Surgical instrument design: understanding surgeons’ needs, hopes and fears
I never wanted to be a surgeon when I was growing up. I still don’t. But in my career as a product designer working on surgical instrument design, I have spent a lot of time in the presence of surgeons and I can honestly say it is one of the professions that I most admire.
Only twice in my life have I personally been under the knife. The first time was in 1989 to realign a fractured nasal bone, while the second time was 30 years later with the excision of a small basal cell carcinoma on the same, said nose. During the latter experience, I was conscious and able to converse with the consultant dermatological surgeon while he delicately and expertly removed a tiny piece of my face. He exuded everything that I have come to admire and respect from surgeons: professionalism, efficiency, confidence, empathy, craftmanship, charisma and charm.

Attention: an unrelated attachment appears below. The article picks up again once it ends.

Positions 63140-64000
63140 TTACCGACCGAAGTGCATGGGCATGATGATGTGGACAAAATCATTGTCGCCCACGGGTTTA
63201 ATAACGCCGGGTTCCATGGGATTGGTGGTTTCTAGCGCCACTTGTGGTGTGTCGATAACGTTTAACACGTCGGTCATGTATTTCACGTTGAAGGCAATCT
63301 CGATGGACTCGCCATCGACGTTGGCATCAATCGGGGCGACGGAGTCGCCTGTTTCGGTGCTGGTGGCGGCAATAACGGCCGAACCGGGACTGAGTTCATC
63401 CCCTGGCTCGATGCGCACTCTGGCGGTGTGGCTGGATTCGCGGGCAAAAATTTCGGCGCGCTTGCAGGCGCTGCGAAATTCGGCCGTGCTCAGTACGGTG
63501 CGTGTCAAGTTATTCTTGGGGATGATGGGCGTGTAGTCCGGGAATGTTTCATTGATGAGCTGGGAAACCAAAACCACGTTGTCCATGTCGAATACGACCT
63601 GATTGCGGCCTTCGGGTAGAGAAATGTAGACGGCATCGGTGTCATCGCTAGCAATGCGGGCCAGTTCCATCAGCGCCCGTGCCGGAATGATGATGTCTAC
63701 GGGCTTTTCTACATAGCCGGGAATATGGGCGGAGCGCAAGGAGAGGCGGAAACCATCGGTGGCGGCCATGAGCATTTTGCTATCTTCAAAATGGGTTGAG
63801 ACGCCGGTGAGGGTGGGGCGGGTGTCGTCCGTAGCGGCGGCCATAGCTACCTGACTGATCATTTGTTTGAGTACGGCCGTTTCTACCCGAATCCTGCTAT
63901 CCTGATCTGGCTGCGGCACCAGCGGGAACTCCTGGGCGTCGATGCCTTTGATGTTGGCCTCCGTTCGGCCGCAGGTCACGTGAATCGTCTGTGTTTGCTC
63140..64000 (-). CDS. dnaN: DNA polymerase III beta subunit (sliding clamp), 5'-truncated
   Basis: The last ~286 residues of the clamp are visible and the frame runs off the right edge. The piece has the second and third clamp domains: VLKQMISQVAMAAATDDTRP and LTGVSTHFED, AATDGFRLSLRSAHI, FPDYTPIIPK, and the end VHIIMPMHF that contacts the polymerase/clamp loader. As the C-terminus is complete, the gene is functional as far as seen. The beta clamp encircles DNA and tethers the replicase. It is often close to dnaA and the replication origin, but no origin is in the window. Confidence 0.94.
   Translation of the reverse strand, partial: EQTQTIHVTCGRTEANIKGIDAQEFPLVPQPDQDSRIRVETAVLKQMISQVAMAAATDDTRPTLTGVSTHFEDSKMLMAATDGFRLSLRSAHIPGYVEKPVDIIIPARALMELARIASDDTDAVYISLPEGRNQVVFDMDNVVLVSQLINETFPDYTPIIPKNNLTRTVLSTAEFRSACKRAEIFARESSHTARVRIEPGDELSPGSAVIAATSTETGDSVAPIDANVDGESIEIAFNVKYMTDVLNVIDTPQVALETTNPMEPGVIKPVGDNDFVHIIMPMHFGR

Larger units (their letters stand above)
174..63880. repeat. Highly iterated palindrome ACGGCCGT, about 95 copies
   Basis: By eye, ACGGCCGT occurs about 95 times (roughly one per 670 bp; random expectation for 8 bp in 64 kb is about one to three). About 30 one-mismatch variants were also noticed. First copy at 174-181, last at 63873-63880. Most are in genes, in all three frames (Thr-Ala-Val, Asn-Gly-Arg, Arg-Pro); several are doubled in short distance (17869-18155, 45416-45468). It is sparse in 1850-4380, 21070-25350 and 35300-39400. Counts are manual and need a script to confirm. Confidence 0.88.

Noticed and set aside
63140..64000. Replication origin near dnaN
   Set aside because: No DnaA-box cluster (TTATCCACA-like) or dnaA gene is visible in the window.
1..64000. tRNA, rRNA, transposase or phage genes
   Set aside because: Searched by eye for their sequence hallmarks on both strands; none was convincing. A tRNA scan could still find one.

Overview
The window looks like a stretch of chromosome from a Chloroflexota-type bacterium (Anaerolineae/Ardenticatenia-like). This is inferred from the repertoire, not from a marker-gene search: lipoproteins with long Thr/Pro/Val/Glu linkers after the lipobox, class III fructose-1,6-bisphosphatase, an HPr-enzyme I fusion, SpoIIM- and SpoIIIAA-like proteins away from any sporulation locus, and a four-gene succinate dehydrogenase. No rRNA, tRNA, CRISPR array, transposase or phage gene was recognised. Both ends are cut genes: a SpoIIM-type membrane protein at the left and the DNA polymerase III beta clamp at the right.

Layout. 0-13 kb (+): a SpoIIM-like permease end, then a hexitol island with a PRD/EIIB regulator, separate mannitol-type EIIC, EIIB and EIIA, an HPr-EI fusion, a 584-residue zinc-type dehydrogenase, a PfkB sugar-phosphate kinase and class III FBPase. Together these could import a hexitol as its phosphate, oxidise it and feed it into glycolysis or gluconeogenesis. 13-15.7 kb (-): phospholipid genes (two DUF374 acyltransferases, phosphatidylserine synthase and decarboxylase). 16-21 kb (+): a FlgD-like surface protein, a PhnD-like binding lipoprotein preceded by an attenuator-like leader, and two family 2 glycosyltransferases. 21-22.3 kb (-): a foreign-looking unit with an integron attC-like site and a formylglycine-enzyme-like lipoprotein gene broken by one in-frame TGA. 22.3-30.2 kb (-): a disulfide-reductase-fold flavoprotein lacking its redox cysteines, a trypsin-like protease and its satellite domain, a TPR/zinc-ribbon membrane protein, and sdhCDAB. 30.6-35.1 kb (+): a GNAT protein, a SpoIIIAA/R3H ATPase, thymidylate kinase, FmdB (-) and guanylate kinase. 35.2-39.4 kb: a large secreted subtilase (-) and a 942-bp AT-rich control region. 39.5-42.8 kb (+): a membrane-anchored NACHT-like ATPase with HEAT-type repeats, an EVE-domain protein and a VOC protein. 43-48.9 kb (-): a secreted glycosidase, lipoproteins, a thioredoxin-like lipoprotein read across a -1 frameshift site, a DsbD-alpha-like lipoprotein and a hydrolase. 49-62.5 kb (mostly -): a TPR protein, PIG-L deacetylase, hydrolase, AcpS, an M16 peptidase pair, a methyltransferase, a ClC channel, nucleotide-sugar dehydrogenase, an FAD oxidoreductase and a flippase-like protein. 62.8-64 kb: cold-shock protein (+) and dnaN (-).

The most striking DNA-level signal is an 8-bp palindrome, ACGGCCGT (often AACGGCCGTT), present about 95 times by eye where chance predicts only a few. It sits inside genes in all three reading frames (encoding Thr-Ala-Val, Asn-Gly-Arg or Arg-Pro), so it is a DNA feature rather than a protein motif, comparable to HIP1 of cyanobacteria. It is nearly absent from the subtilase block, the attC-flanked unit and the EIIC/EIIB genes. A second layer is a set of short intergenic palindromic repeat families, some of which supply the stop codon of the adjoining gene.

Thankfully, the majority of occasions I’ve spent with surgeons has been in my line of work, observing them in user studies, not under their knife. When working on surgical instrument design, my primary aim is to understand how surgeons operate and work. By observing them, we can get a feel for their working environment, appreciate the challenges that they sometimes face in their day-to-day lives and consider how we can make their lives easier by improving the surgical equipment they use. After 25 years in the industry, I have learnt that we must continue to work closely with surgeons to understand what drives them. So, what do surgeons look for when it comes to surgical instrument design and surgical device development?